Sawfish v crocodiles and bull sharks

April 12, 2017

A freshwater crocodile preying on a freshwater sawfish in the Kimberley (Picture provided by David Woods, WA Department of Parks and Wildlife)

A freshwater crocodile preying on a freshwater sawfish in the Kimberley (Picture provided by David Woods, WA Department of Parks and Wildlife)

Murdoch scientists have shown the critically endangered sawfish found in the Kimberley region must contend with threats from two species of crocodiles and bull sharks.

A rare photograph has been taken of a freshwater crocodile preying on a juvenile freshwater sawfish, and Murdoch researchers have collected evidence over several years that show sawfish are also fighting off saltwater crocodiles and bull sharks.

Lead researcher, Associate Professor David Morgan from the Centre for Fish & Fisheries Research, said management techniques can help protect vulnerable newborn sawfish as they migrate up the Fitzroy River from their birthplaces in the estuaries.

The river acts as a nursery to the young freshwater sawfish where they spend the first four or five years of their lives before journeying downstream to the ocean to mature and breed.

“For a fish that is pupped at around 800 mm total length with formidable weaponry, one would assume that rates of natural predation would be low,” said Professor Morgan.

“But their upstream migrations are fraught with danger, and we suspect they don’t always survive.”

Professor Morgan and fellow Murdoch researchers, along with Nyikina-Mangala Rangers, examined scarring on 39 freshwater sawfish at the Fitzroy River, finding evidence of bite marks on 23 individuals (or around 60 per cent).

The upstream migrations of freshwater sawfish are fraught with danger (Picture provided by David Woods, WA Department of Parks and Wildlife)

The upstream migrations of freshwater sawfish are fraught with danger (Picture provided by David Woods, WA Department of Parks and Wildlife)

Based on the appearance of the bite mark, the predators responsible for the attacks were crocodiles (on 21 occasions), or bull sharks (three occasions) and one sawfish had marks attributed to both predators. Some sawfish had multiple bite marks, ranging from recent to healed scars. But all of these attacked individuals appeared to be in a healthy condition, said Professor Morgan.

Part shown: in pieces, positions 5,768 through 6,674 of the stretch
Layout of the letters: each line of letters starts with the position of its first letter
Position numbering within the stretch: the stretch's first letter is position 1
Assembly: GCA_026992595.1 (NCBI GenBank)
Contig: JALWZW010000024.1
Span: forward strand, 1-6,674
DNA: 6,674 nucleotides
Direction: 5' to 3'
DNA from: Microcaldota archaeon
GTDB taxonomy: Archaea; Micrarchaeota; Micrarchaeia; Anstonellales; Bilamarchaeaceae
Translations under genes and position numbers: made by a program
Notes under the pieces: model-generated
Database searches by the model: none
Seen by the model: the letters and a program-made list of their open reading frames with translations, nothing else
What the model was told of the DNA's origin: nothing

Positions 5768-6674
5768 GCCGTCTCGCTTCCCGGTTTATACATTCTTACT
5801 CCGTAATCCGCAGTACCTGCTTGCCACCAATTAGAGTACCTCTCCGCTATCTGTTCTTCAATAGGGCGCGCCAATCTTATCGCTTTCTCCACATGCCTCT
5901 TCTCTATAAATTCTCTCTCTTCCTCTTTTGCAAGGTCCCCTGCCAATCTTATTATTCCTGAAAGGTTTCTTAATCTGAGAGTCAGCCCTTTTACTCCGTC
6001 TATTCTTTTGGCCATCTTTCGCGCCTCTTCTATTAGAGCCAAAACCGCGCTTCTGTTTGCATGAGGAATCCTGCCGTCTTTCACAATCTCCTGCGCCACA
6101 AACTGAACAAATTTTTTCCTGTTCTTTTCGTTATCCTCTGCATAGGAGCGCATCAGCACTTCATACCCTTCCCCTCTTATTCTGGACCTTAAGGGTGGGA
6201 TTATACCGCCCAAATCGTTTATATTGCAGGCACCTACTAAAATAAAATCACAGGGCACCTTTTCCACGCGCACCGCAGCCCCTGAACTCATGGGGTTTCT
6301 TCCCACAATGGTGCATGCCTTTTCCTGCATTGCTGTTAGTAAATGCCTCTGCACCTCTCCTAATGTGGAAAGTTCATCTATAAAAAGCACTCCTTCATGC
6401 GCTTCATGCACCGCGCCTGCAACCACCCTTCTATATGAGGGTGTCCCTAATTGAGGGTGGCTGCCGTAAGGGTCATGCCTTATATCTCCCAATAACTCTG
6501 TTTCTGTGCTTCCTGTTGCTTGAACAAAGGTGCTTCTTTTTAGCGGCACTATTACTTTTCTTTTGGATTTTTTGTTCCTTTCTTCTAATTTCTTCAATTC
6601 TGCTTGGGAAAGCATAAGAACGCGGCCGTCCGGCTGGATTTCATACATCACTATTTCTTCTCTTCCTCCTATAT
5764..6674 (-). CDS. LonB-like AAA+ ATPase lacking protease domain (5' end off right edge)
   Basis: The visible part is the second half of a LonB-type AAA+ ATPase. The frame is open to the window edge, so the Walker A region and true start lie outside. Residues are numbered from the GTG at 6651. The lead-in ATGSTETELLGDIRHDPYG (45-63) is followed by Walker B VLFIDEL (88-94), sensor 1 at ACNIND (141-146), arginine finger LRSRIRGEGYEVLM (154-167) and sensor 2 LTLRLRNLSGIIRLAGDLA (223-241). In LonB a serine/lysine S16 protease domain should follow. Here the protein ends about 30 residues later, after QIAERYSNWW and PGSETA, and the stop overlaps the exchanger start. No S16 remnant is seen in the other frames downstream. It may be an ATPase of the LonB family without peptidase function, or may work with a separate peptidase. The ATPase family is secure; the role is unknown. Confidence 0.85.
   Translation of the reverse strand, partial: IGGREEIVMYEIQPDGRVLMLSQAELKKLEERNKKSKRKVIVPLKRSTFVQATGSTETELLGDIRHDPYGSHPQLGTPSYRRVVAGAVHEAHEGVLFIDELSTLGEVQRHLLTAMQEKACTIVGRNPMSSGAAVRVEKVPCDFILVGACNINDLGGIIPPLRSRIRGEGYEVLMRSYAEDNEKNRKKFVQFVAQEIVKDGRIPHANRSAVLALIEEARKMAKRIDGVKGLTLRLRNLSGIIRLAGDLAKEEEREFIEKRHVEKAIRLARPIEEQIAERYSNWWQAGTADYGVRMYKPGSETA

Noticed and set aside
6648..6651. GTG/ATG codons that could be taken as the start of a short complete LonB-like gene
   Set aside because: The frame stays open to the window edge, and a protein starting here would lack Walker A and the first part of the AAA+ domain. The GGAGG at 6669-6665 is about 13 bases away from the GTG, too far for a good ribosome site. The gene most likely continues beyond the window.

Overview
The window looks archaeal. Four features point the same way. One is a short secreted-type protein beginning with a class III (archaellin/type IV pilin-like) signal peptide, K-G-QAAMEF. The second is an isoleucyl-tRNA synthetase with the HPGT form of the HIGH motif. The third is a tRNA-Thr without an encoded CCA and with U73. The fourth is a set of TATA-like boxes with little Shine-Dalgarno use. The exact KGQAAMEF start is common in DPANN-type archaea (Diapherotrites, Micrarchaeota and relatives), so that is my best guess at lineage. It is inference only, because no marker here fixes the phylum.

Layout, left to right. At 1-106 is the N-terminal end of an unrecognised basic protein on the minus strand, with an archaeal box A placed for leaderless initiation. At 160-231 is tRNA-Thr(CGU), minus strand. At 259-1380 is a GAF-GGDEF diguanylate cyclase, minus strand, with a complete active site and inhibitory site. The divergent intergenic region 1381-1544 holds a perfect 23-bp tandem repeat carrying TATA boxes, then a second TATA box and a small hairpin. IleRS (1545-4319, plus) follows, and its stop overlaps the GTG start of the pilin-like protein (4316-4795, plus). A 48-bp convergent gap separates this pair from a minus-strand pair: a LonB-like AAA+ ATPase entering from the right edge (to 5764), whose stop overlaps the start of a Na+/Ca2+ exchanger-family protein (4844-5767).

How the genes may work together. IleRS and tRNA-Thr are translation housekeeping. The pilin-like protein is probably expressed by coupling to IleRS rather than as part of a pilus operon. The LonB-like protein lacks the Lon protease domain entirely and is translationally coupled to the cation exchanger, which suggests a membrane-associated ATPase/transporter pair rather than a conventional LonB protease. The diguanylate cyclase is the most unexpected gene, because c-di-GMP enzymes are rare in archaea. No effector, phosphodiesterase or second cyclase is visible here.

“These scars suggest that freshwater crocodiles attempt to capture and consume sawfish regularly, but are unsuccessful possibly due to the size, sensory capabilities and defences of their prey,” he added.

“Understanding the frequency of successful attacks by these predators is difficult but attacks by larger estuarine crocodiles are likely to prove fatal, especially on newborn sawfish migrating upstream.

“The three natural predators, including the two protected species of crocodile, have the potential to seriously deplete the freshwater sawfish population, so it is important that management of the species ensures the upriver pools remain safe habitats.”

Professor Morgan suggests the removal or modification of human-made instream barriers, which attract crocodiles and bull sharks, will allow sawfish safe passage up the river.

Freshwater sawfish are listed internationally as critically endangered and it is the only sawfish from the five sawfish species with a juvenile freshwater phase. Their extinction risk has been linked to the susceptibility of their unique rostra to entanglement in fishing nets and through habitat loss. There is also evidence of hunters collecting sawfish rostra for fishing trophies.

Professor Morgan’s paper on the research has been published in the May issue of Ecology in the newly announced series of The Scientific Naturalist. It can be read here.

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